National Evaluation of Policies on Individual Financial Conflicts of Interest in Canadian Academic Health Science Centers
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Conflicts of interest (COI) in research are an important emerging topic of investigation and are frequently cited as a serious threat to the integrity of human participant research.
To study financial conflicts of interest (FCOI) policies for individual investigators working in Canadian academic health centers.
Survey instrument containing 61 items related to FCOI.
All Canadian academic health science centers (universities with faculties of medicine, faculties of medicine and teaching hospitals) were requested to provide their three primary FCOI policies.
Number of all centers and teaching hospitals with policies addressing each of the 61 items related to FCOI.
Only one item was addressed by all 74 centers. Thirteen items were present in fewer than 25% of centers. Fewer than one-quarter of hospitals required researchers to disclose FCOI to research participants. The role of research ethics boards (REBs) in hospitals was marginal.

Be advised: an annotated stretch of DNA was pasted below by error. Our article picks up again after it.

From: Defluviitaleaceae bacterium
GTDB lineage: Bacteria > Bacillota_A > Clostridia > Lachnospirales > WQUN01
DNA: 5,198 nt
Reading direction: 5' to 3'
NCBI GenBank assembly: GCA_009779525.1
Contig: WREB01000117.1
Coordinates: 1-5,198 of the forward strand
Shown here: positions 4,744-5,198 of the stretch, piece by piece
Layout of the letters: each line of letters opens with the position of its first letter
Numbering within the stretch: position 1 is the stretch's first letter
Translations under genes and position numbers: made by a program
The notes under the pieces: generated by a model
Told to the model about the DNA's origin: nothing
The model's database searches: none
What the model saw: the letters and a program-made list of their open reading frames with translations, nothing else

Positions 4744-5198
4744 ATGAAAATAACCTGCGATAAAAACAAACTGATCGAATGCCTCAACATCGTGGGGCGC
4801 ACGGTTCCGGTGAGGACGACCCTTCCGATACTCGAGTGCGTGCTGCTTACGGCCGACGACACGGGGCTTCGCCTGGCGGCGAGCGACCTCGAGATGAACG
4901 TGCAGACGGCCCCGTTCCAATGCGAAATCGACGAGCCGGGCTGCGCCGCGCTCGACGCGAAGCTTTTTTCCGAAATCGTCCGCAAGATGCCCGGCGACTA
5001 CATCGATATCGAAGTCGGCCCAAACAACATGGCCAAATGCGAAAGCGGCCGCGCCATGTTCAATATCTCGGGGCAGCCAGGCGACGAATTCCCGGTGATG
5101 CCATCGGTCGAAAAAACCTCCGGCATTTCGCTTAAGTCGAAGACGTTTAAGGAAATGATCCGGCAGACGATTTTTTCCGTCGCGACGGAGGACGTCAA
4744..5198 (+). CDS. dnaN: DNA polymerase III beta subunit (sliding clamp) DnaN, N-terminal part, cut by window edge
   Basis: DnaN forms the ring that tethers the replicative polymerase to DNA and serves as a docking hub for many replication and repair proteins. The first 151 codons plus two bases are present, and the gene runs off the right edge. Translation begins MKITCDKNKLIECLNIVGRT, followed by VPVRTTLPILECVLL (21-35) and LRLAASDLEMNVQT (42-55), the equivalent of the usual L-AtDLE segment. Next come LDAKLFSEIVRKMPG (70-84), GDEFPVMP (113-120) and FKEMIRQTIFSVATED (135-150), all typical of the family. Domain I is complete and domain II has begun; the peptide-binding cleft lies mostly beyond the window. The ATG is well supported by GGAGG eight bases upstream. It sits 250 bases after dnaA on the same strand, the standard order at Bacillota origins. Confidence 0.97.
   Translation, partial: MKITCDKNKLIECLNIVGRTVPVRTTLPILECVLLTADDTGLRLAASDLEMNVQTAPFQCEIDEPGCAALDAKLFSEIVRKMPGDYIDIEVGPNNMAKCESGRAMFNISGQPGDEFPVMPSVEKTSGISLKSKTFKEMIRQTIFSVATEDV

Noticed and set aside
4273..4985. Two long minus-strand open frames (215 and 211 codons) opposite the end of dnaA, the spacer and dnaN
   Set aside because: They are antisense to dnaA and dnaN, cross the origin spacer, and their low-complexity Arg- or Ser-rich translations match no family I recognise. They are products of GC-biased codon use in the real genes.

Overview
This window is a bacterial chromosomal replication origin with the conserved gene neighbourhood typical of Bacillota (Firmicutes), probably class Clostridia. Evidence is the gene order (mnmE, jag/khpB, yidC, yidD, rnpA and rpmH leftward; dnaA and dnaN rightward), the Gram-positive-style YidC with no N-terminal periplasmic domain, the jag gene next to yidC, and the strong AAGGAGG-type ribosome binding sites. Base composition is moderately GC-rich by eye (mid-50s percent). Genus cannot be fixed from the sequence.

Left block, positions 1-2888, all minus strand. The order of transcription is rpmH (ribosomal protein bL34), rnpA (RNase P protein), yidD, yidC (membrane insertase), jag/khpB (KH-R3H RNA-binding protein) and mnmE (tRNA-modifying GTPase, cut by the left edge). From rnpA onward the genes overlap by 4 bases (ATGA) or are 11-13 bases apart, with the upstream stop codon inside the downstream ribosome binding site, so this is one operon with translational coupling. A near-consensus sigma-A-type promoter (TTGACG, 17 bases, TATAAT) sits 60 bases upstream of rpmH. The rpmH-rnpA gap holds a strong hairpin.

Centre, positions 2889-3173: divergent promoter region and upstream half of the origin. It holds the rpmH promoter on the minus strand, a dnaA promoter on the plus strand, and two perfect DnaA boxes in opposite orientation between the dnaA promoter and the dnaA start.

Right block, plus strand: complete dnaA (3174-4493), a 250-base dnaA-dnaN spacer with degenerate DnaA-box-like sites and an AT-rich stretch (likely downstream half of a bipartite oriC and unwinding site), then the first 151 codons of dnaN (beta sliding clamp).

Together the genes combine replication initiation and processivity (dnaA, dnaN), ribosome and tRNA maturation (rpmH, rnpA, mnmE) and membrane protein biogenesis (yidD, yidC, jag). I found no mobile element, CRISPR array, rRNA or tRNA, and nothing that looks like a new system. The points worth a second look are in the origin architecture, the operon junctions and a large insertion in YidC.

Asking centers to identify only three policies may not have inclusively identified all FCOI policies in use. Additionally, policies at other levels might apply. For instance, all institutions receiving federal grant money must comply with the Tri-Council Policy Statement: Ethical Conduct for Research Involving Humans.
Canadian centers within the same level (for instance, teaching hospitals) differ significantly in the areas that their policies address and these policies differ widely in their coverage. Presently, no single policy in any Canadian center informs researchers about the broad range of individual FCOI issues. Canadian investigators need to understand the environment surrounding FCOI, be able to access and follow the relevant policies and be confident that they can avoid entering into a FCOI.
KEY WORDSinvestigator financial conflicts of interest academic health science centers
We acknowledge John Hoey and David Streiner for their assistance in the development of this project. We would like to thank Peter Anderson and Marie-Eve Couture for their help in this project. Marie-Eve Couture assisted with the data abstraction of all French language policies.
Source of funding
This project was funded by a Canadian Institutes for Health Research (CIHR) Grant entitled the Evaluation of the Integrity of Clinical Research in Canada EIC - 77338. The sponsor did not play any role in the design, analysis, or publication of this study.
Joel Lexchin (Apotex - 2006) has been retained by a law firm acting for Apotex, a Canadian generic manufacturer, to provide information relevant to two court cases involving the proposed launch of generic equivalents.
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